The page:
“For me, beer and music are identical. You are always curious to try out a new band: What do they sound like? Where are they from? Are they independent or a little more mainstream? It’s the same thing with a brewery.”

true life’s passion. It started in her applied research class, where she decided to write a paper on craft beer. The paper “focused on the increase in popularity of craft beer in Philadelphia as it connects to something more local and authentic,” Hodge said. She took her southern hospitality into the city once again, this time to the bar scene. She ended up landing an internship with the Beer Lass – a blog that covers food and beer in the

HOMEBREW PAGE B1 cuss the process with everyone because in addition to the products they sell, homebrewing guidance comes free. And both he and Rigberg are certainly the people to talk to on the subject – their credentials span further than the strand of ribbons won from years of competitive brewing that hangs in their shop. In 2009, Hummel’s recipe won a silver medal at the Great American Beer Festival. Although he said he no longer aggressively enters competitions, both his and Rigberg’s role as educators have been confirmed more formally. Their writings have appeared in publications including “Beer Philadelphia” and “Mid-Atlantic Brewing News,” and they’ve frequently spoken publicly on the subject. They received the Pennsylvania Governor’s Award in 2008. Hummel has taught beermaking classes at Temple and Drexel. Past clients include now-established microwbreweries, both local and national, including Victory, Flying Fish, Yards and West Coast establishments like Taps in Brea, Calif. Hummel asserts that the opportunity to pass on his guru-like knowledge and interact with customers both plays into and is a result of the way the business operates. His knowledge, and eagerness and ability to share it is aptly a reflection of the delicacy behind the homebrewing process itself. “One thing we’ve really liked over the years is that we’ve kept it intimate,” Hummel said. “When people come in to talk, Nancy or I are usually here. Anybody can get the same products we sell, and other than keeping prices fair and competitive, there’s really nothing else we can sell but the skill and expertise we try to back our products with.”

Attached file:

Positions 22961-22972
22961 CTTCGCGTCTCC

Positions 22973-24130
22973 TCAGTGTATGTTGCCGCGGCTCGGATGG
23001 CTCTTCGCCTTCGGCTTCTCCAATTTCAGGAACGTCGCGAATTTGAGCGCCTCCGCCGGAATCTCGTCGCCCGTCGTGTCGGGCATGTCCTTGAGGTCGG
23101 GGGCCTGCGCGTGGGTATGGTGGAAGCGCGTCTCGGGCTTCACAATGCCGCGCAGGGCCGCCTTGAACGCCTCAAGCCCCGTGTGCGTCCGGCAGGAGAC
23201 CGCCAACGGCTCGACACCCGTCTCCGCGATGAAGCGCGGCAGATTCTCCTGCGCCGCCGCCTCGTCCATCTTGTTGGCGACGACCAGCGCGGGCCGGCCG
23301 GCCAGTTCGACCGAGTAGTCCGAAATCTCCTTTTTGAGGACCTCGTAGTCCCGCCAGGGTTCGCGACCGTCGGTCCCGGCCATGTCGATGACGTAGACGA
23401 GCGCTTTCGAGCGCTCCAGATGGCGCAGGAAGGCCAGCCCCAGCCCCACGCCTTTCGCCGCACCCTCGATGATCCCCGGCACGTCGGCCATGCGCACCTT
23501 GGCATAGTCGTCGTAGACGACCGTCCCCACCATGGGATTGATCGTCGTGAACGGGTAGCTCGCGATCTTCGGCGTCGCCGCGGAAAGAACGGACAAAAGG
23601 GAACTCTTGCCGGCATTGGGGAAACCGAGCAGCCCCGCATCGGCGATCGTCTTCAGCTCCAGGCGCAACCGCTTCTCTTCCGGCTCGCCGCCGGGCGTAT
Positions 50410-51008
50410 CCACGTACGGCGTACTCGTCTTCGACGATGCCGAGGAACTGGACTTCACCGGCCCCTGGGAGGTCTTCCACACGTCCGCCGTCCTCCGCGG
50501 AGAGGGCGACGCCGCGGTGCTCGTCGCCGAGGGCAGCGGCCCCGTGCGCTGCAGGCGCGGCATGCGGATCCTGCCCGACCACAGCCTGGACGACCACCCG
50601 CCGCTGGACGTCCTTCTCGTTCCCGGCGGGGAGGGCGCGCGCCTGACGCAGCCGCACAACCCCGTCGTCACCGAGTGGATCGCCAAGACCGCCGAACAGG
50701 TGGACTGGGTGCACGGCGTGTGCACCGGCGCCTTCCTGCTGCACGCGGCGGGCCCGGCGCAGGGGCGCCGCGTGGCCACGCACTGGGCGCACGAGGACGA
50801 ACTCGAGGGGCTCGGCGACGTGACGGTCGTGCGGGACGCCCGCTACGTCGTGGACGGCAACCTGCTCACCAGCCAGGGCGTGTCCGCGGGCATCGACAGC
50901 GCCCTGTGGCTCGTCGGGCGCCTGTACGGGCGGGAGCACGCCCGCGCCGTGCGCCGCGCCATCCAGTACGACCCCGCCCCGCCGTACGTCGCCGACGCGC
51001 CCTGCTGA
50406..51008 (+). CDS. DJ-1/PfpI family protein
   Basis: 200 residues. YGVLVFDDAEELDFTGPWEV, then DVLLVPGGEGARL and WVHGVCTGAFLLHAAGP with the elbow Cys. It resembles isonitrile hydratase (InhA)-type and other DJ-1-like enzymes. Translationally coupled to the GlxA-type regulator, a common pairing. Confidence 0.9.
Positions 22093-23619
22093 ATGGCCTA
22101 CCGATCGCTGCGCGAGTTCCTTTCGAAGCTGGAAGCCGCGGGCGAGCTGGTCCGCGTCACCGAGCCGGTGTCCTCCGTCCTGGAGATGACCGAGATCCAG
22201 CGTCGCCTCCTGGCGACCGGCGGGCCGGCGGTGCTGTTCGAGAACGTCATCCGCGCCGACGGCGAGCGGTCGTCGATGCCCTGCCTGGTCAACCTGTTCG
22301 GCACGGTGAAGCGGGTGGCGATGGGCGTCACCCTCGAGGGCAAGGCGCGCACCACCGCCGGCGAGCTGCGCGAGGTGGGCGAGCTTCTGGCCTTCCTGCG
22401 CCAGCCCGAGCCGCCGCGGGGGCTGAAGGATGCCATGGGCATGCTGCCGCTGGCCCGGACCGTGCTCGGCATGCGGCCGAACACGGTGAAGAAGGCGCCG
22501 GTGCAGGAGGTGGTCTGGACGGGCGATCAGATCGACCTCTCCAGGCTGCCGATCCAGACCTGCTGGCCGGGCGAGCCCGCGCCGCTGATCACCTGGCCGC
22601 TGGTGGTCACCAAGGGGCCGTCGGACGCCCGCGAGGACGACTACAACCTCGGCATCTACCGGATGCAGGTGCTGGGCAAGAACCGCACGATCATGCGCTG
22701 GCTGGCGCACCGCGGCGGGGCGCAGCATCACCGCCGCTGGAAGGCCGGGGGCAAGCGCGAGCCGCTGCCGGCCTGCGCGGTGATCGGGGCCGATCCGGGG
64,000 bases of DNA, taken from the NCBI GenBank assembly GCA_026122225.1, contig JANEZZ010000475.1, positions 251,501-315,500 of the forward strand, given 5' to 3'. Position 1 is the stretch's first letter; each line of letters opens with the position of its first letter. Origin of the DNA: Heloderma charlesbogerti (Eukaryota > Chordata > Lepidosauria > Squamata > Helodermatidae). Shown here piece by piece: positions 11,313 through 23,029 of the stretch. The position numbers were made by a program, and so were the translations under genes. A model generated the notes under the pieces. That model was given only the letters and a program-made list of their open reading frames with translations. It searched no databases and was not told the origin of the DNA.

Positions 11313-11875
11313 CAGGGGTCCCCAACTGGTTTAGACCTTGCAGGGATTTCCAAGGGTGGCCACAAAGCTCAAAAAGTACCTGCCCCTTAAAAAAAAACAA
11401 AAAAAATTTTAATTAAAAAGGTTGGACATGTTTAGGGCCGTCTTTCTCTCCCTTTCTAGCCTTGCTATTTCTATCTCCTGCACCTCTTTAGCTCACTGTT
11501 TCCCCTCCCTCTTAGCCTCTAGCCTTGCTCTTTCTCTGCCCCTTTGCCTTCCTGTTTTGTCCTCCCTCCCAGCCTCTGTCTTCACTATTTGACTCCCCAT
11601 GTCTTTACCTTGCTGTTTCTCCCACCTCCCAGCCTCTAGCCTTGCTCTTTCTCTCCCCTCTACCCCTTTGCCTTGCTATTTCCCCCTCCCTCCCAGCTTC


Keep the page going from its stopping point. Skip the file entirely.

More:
A number of new fads regarding alcohol emerge in every generation whether it’s bootlegging, the rise of 40-ounces, or the sudden popularity of Four Lokos, however, this generation has discovered that the benefits of homebrewing can also include saving money and avoiding the frustrations of being underage. Thanks to directions fed through books, the Internet and easily purchased beer-brewing supplies, many students have taken to brewing in their own homes instead of paying high prices for a small amount of beer. Others, though, decide to self-brew for different reasons. “I started when I was 16 and I couldn’t buy it,” said Jake Daly, a 21-year-old junior business major. “It’s easier than you think,” he added as he sipped his own selfbrewed Jalapeño lager. “About the same as baking a cake.”